Jules and Jim survive the war, and eventually Jim goes to visit his friends. What he finds is their child, Sabine (Sabine Haudepin) and a marriage that is on the rocks. Catherine has not been faithful and has never been faithful. In fact, she was unfaithful to Jules the night before the wedding because of some slight uttered by Jules’s mother. And there were others, of course. We are given to believe that there have been many others. Jules, of course, has been faithful because Catherine demands it—in her philosophy, one person in a relationship must be faithful, and it certainly isn’t going to be her.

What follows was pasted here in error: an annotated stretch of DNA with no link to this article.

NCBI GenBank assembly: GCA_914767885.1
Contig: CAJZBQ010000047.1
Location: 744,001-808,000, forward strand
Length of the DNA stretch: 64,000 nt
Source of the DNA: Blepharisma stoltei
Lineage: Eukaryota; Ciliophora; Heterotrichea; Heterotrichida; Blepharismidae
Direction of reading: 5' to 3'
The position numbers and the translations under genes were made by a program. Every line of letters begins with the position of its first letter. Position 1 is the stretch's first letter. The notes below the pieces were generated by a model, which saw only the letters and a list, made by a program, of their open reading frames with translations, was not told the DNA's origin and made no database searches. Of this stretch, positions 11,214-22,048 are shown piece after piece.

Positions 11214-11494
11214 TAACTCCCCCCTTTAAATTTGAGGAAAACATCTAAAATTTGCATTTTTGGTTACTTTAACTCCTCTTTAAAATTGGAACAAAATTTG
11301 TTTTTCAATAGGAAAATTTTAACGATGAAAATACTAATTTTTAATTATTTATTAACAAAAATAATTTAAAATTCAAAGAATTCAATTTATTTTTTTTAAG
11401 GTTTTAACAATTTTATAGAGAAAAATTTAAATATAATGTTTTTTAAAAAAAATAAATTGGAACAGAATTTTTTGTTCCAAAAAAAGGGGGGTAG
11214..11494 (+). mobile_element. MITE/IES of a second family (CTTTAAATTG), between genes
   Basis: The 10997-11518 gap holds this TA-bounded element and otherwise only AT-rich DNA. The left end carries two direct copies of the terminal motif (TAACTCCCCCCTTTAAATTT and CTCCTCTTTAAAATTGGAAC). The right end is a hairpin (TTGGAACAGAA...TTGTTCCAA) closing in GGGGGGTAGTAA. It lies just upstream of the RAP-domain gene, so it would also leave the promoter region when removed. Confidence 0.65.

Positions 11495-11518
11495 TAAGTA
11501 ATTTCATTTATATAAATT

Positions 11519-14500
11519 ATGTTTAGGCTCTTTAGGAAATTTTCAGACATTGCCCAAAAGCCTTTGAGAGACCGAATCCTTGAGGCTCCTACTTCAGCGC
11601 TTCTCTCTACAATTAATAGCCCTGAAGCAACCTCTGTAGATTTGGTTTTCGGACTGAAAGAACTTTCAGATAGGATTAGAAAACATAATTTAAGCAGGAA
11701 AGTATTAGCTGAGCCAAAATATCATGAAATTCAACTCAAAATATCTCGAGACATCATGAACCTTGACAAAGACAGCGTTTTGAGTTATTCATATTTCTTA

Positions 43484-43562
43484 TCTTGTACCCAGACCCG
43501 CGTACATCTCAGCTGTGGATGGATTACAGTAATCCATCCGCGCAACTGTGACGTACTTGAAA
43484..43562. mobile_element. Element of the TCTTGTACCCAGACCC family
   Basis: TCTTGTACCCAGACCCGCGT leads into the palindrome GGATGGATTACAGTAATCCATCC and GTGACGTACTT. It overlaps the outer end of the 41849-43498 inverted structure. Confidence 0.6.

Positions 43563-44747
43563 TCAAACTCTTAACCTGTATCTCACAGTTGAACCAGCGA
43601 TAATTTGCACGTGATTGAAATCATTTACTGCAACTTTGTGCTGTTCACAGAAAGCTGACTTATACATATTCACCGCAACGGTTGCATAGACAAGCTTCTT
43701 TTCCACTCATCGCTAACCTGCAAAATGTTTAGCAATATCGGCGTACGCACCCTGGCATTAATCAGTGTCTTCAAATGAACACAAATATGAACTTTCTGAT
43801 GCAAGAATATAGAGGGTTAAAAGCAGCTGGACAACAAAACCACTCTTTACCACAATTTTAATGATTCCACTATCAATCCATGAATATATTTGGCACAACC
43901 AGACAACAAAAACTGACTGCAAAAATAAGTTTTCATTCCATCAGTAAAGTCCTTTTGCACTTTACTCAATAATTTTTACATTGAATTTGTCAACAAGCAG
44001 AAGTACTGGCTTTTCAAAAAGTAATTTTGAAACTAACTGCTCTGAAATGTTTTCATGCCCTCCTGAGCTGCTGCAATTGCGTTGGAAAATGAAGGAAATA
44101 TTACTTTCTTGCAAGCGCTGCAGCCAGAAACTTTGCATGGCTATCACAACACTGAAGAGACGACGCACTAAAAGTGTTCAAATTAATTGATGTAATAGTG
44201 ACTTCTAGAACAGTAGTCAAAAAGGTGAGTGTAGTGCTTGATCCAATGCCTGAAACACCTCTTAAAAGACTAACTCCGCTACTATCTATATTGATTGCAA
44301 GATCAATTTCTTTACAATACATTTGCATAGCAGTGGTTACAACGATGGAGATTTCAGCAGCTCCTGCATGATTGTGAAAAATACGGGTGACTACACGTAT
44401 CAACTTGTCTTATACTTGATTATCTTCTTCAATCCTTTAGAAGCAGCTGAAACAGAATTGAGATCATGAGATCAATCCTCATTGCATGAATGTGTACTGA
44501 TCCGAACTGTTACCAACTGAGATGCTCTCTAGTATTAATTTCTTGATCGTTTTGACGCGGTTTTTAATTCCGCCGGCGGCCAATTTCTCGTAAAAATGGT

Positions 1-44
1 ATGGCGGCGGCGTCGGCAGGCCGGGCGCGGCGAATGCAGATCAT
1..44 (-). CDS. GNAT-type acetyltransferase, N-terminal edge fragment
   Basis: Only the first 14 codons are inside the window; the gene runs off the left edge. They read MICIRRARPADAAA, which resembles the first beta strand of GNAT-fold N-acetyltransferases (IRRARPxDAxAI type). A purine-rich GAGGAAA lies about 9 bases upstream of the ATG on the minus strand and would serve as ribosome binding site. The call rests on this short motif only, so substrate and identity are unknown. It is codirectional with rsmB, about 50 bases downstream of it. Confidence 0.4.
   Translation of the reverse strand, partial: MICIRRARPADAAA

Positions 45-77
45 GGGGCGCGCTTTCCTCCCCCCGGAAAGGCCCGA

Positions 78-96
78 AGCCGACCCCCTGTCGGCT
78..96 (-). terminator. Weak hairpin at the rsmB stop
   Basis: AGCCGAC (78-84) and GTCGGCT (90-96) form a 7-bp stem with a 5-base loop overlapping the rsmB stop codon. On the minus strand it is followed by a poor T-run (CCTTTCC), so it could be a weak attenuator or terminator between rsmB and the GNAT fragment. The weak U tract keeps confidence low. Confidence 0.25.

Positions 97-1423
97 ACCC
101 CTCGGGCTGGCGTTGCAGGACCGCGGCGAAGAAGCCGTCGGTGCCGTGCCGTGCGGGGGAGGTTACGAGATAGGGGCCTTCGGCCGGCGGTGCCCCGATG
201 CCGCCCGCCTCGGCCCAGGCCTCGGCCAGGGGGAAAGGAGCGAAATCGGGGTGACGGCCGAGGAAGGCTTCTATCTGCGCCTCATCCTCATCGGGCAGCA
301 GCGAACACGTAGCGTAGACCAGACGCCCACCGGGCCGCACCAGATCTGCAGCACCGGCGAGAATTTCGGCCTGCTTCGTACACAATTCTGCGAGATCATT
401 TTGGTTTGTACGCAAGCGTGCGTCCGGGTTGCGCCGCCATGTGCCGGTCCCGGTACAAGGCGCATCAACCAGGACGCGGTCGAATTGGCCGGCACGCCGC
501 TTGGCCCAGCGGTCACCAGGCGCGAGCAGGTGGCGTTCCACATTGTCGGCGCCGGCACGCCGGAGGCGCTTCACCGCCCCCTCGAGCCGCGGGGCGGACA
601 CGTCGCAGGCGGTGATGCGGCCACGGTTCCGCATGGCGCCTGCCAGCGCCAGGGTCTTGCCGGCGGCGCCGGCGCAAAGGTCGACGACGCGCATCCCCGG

Jules eventually figures out that Catherine is looking for a reason to leave him. He confesses that she has in the past—she walked out for six months before returning. Why? She wanted to. Or something. Eventually, Jules convinces Jim to marry Catherine just so he can stay close to her. Jim does, and then they have to wait for awhile before sexing it up because Catherine wants a child with Jim, and wouldn’t know if the child was his if she became pregnant right away. And naturally, when they don’t instantly conceive a child, Catherine decides that she is tired of Jim and hates him and wants him to go away and never come back. Until she discovers she is pregnant and loves him more than anything. Until she loses the child and decides she hates him again.